Early Classification of Pathological Heartbeats on Wireless Body Sensor Nodes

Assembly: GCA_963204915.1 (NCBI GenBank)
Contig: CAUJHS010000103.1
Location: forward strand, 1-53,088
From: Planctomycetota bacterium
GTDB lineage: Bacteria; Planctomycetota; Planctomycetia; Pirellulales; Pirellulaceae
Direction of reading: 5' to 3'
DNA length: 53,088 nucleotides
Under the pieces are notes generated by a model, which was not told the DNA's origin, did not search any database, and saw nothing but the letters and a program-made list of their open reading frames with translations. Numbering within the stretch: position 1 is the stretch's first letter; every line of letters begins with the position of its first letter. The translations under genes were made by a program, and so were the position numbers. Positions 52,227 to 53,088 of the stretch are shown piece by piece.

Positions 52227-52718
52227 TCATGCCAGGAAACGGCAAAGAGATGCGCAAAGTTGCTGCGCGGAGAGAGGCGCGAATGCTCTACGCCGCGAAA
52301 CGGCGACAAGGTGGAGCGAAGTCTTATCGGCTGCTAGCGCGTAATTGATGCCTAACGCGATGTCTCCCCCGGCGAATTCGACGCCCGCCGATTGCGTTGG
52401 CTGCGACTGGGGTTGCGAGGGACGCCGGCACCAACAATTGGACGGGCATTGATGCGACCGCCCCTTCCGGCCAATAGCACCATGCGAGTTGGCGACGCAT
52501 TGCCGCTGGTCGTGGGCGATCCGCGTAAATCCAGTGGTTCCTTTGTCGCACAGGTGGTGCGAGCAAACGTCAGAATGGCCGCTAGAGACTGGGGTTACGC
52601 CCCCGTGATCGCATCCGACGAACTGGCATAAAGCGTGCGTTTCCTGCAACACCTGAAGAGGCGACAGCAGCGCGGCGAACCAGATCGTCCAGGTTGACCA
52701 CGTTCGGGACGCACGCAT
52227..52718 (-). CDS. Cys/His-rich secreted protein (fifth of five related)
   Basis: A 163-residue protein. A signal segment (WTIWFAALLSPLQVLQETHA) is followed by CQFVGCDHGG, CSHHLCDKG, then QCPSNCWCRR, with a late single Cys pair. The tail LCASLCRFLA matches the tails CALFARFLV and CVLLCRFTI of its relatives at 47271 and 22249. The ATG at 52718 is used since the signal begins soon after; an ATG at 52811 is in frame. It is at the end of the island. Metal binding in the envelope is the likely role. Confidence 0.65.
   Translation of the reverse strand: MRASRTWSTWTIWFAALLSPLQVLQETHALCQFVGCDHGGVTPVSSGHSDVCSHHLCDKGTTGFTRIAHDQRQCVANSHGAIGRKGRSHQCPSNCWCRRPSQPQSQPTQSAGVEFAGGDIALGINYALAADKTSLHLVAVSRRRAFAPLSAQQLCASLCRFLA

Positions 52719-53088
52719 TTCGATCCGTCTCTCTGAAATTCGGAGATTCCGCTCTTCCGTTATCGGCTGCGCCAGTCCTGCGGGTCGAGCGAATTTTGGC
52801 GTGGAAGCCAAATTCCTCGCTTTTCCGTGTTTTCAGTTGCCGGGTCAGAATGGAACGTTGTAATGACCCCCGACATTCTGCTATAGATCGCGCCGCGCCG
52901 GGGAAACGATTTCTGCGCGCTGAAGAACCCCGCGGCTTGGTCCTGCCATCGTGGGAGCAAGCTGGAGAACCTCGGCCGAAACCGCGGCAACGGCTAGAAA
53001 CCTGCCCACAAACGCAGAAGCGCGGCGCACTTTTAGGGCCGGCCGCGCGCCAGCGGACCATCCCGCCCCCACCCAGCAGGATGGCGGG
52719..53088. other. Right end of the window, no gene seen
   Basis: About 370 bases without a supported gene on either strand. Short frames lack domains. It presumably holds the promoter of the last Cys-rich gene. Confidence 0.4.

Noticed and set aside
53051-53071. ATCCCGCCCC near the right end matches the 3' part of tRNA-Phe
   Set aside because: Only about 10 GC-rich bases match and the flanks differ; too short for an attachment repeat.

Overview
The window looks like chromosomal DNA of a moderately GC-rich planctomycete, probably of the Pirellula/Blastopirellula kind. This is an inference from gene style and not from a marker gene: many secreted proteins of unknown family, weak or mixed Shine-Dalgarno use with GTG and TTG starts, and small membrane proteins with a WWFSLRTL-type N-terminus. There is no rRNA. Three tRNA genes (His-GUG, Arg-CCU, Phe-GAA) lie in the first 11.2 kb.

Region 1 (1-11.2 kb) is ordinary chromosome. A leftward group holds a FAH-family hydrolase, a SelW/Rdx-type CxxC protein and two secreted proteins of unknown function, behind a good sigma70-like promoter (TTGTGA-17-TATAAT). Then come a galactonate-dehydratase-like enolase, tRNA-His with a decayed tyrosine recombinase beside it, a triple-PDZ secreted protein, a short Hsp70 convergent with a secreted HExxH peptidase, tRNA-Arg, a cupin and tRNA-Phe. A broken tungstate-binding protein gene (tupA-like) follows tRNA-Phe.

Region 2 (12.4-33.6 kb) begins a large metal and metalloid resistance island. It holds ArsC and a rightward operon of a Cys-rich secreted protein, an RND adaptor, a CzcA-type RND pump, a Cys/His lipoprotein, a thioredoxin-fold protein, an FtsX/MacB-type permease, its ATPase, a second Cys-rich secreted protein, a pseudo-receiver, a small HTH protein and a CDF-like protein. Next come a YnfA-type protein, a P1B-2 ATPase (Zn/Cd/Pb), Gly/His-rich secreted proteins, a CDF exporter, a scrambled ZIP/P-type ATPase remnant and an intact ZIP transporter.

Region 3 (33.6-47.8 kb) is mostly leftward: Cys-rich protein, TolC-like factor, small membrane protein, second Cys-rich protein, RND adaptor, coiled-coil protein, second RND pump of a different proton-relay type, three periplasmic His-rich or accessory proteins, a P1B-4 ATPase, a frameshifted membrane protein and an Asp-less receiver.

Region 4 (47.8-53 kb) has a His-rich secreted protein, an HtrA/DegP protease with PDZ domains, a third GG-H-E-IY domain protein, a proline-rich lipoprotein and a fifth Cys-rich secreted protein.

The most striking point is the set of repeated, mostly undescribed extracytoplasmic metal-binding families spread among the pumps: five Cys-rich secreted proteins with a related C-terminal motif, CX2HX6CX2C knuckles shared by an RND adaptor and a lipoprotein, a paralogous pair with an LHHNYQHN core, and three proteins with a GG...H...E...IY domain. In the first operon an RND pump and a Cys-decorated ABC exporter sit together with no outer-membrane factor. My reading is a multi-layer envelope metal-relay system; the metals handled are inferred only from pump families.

Smart Wireless Body Sensor Nodes (WBSNs) are a novel class of unobtrusive, battery-powered devices allowing the continuous monitoring and real-time interpretation of a subject's bio-signals, such as the electrocardiogram (ECG). These low-power platforms, while able to perform advanced signal processing to extract information on heart conditions, are usually constrained in terms of computational power and transmission bandwidth. It is therefore essential to identify in the early stages which parts of an ECG are critical for the diagnosis and, only in these cases, activate on demand more detailed and computationally intensive analysis algorithms. In this work, we present a comprehensive framework for real-time automatic classification of normal and abnormal heartbeats, targeting embedded and resource-constrained WBSNs. In particular, we provide a comparative analysis of different strategies to reduce the heartbeat representation dimensionality, and therefore the required computational effort. We then combine these techniques with a neuro-fuzzy classification strategy, which effectively discerns normal and pathological heartbeats with a minimal run time and memory overhead. We prove that, by performing a detailed analysis only on the heartbeats that our classifier identifies as abnormal, a WBSN system can drastically reduce its overall energy consumption. Finally, we assess the choice of neuro-fuzzy classification by comparing its performance and workload with respect to other state-of-the-art strategies. Experimental results using the MIT-BIH Arrhythmia database show energy savings of as much as 60% in the signal processing stage, and 63% in the subsequent wireless transmission, when a neuro-fuzzy classification structure is employed, coupled with a dimensionality reduction technique based on random projections.